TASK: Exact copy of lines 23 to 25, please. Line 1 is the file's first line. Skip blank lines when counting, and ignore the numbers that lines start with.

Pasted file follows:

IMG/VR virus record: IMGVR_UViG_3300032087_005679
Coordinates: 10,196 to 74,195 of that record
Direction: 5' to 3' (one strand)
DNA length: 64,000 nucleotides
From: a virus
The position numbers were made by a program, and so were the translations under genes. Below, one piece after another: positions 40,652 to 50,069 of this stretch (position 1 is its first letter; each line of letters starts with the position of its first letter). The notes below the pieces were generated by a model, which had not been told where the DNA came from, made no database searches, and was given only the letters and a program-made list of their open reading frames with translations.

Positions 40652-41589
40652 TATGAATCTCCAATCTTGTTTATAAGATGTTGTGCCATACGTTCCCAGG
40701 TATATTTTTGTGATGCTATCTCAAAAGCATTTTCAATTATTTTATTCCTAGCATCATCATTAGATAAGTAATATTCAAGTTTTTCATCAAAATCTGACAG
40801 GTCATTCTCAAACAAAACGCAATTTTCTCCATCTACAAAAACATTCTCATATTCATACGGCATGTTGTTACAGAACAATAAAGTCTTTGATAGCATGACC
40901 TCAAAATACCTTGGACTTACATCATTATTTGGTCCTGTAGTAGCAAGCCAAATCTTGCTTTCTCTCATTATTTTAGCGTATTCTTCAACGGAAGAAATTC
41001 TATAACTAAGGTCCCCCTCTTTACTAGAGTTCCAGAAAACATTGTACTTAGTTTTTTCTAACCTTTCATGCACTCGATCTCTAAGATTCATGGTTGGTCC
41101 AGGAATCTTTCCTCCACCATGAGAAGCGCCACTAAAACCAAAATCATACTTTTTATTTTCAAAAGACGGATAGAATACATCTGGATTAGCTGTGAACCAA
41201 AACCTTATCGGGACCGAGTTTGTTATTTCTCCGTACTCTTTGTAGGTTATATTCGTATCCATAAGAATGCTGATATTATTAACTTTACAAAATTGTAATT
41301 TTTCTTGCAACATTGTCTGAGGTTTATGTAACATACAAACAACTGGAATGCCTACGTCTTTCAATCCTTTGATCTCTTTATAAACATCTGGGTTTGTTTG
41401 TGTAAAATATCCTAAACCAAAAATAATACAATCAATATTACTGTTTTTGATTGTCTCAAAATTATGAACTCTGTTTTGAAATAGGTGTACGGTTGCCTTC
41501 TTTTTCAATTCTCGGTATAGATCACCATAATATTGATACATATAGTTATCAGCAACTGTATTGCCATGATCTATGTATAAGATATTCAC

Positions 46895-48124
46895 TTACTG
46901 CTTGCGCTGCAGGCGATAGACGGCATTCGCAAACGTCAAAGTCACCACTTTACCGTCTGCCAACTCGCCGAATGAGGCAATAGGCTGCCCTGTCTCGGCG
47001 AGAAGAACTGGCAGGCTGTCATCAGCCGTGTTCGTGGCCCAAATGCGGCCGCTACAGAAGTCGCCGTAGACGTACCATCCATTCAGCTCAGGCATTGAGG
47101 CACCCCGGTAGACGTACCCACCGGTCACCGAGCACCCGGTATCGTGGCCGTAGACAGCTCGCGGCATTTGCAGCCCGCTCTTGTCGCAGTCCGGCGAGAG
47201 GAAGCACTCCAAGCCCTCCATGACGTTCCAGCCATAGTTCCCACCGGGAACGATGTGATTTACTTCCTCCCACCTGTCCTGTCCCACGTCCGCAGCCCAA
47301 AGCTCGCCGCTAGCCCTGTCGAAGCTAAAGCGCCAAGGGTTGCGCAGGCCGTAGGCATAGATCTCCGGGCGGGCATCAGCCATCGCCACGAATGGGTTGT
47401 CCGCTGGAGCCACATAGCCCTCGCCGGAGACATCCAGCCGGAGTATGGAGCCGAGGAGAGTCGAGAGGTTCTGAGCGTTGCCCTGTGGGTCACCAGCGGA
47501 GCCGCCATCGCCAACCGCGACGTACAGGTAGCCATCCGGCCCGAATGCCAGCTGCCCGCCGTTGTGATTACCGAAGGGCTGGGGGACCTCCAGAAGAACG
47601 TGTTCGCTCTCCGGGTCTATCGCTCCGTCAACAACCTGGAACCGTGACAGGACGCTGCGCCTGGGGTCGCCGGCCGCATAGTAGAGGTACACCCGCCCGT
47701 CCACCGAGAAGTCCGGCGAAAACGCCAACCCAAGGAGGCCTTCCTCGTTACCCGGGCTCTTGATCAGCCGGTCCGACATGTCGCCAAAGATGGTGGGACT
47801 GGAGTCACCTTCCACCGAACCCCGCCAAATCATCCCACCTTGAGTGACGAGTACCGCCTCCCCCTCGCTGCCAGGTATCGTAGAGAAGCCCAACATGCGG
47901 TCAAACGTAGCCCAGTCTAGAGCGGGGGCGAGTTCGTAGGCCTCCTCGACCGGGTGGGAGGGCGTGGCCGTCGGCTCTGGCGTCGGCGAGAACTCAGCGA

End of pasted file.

47201 GAAGCACTCCAAGCCCTCCATGACGTTCCAGCCATAGTTCCCACCGGGAACGATGTGATTTACTTCCTCCCACCTGTCCTGTCCCACGTCCGCAGCCCAA
47301 AGCTCGCCGCTAGCCCTGTCGAAGCTAAAGCGCCAAGGGTTGCGCAGGCCGTAGGCATAGATCTCCGGGCGGGCATCAGCCATCGCCACGAATGGGTTGT
47401 CCGCTGGAGCCACATAGCCCTCGCCGGAGACATCCAGCCGGAGTATGGAGCCGAGGAGAGTCGAGAGGTTCTGAGCGTTGCCCTGTGGGTCACCAGCGGA